C.F. Folks wins an America’s Classics Award from the James Beard Foundation

February 28, 2013
Counter-intuitive: Owner Art Carlson understands the unique needs of the lunch crowd. (Matt McClain for The Washington Post). Counter-intuitive: Owner Art Carlson understands the unique needs of the lunch crowd. (Matt McClain for The Washington Post).

Art Carlson had a typically Art Carlson response when I asked him what it meant that C.F. Folks, his 32-year-old lunch institution, had just received an America's Classics Award from the James Beard Foundation.

"The beauty of being an American classic is that you don't have to produce very good food," says the 70-year-old (im)proprietor of C.F. Folks, which opened for business in May 1981.

Well, sure, the institutions that have scored an America's Classics Award are not mentioned in the same breath as Per Se, but the fact is, C.F. Folks does produce very good food. Just read Tom Sietsema's 2009 review of the place:

"Lunch counters are hard to come by in Washington. Good ones are scarcer still. It would be easy to applaud C.F. Folks just for being there, but Carlson and now [chef George] Vetsch don't play the nostalgia card to fill the 11 green stools, eight indoor tables and 24 al fresco seats. Instead, they win us over with equal parts eccentric charm and plates of food that taste as if they should carry more than a $13 price tag, which is the average cost of the six or so main courses that change daily."

But more than its food, C.F. Folks has created a space stamped with Carlson's idiosyncratic personality. It's campy. It's steeped in Americana. And, perhaps most important of all, it's committed to an ideal underneath the surface bluster. The ideal? To understand the unique demands of the Washington lunchtime diner: A person who wants quality, but wants it quickly and in an environment that's not carved out of corporate stone.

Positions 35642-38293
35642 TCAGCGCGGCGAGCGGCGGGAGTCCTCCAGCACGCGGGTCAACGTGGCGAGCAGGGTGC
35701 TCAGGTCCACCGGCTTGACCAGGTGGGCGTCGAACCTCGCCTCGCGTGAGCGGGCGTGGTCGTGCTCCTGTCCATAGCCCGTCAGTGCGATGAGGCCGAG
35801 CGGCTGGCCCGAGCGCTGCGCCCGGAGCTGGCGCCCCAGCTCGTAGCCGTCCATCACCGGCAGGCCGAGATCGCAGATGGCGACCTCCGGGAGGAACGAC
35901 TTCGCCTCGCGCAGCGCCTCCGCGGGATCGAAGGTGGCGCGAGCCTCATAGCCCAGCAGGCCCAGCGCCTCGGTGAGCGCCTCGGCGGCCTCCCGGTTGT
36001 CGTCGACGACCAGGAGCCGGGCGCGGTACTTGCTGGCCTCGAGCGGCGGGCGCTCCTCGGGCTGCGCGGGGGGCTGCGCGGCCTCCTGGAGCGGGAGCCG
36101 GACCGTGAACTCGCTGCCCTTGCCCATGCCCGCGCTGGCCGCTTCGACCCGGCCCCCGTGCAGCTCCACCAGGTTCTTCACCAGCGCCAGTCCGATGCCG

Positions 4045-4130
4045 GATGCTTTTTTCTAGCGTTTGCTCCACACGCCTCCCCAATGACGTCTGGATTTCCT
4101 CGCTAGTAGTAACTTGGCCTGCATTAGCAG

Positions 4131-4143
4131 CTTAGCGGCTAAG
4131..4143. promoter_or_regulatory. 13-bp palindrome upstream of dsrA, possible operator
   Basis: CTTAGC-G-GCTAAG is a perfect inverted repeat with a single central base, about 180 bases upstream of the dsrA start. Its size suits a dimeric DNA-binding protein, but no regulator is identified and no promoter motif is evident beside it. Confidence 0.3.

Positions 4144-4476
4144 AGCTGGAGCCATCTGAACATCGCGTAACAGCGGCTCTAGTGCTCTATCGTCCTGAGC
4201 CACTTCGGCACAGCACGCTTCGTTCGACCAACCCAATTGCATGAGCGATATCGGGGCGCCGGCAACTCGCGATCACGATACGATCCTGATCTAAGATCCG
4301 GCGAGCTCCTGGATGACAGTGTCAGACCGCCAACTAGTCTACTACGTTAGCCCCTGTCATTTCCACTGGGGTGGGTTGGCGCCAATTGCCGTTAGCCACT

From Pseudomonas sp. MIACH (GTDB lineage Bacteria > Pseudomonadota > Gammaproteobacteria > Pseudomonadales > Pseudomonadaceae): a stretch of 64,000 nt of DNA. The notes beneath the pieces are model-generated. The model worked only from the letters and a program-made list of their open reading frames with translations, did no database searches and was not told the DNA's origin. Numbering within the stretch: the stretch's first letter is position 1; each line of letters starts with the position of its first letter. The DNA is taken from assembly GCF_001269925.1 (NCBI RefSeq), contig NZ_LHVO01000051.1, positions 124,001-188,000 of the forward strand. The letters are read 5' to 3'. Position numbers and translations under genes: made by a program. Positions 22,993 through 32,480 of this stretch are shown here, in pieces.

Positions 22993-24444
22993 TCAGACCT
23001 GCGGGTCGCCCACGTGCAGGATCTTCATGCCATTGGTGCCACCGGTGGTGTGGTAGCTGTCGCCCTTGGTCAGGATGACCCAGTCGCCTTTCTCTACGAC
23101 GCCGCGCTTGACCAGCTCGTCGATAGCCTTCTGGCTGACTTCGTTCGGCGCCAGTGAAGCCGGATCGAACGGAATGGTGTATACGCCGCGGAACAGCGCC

More than almost anyone, Carlson knows that such a place relies on its people to generate the right atmosphere. He calls it "the feel."

"There's a feel when you walk into certain places, and you want to be part of that feel," Carlson says. "It's the people in there who are generating a sense that you kind of like."

And just to be clear, Carlson says he is "thrilled" about the award, which the Beard Foundation gives to "restaurants that have timeless appeal and are beloved for quality food that reflects the character of their community." Carlson and the other honorees (Kramarczuk's in Minneapolis; Frank Fat's in Sacramento; Prince's Hot Chicken Shack in Nashville; and Keens Steakhouse in New York City) will be recognized at the James Beard Foundation Awards on May 6 in New York City. Carlson will be there.

Here's what the Beard Foundation wrote about C.F. Folks in its announcement today:

"Art Carlson's weekday-only lunch haunt on Dupont Circle, open since 1981, is a 600-square-foot temple of honest cooking and good will. (The name combines the initials of Carlson and his business partner, Peggy Fredricksen.) The vibe is is loud and scrappy, and the food is delicious. Art Carlson, the ever-present host, is one of the last of a dying breed: a hands-on owner who schmoozes and teases his customers, often at the same time.

"The place, with its 11 counter stools, is comfortable in its age. Behind the long Formica counter, racks of cookbooks from Julia Child and fellow titans share space with scribbled postcards, a rattletrap stereo system, a collection of old political campaign buttons, and a jumble of knick knacks including a Presidential Barbie and dusty cans of Alpo and Cheez Wiz.

"The cooking is in the hands of George Vetsch, a veteran of a Zagat's worth of local kitchens. His standing menu is mostly sandwiches and salads. But the sheet of daily specials surprises and satisfies. Garlicky roast chicken with hand-cut fries. Mahi-mahi graced with an herbed cream sauce. Mexico gets its due with pork tacos jump-started with jalapeno-cilantro sauce. So does India, with chicken korma on basmati rice and sassy chutneys. Ditto Maine, by way of a lobster roll, slicked with basil mayonnaise.

"Carlson suffered a medical setback in 2010, but that hasn't kept the host from dispensing wisecracks and making change at his relic cash register. Waitresses in C.F.’s have embraced Carlson’s attitude. “Wanna dance?” a young waitress asked a customer after she bumped into him in the narrow eatery. “Ready to rock 'n' roll?” she greeted a party on the small covered patio."

Tim Carman serves as the full-time writer for the Post's Food section and as the $20 Diner for the Weekend section, a double duty that requires he ingest more calories than a draft horse.
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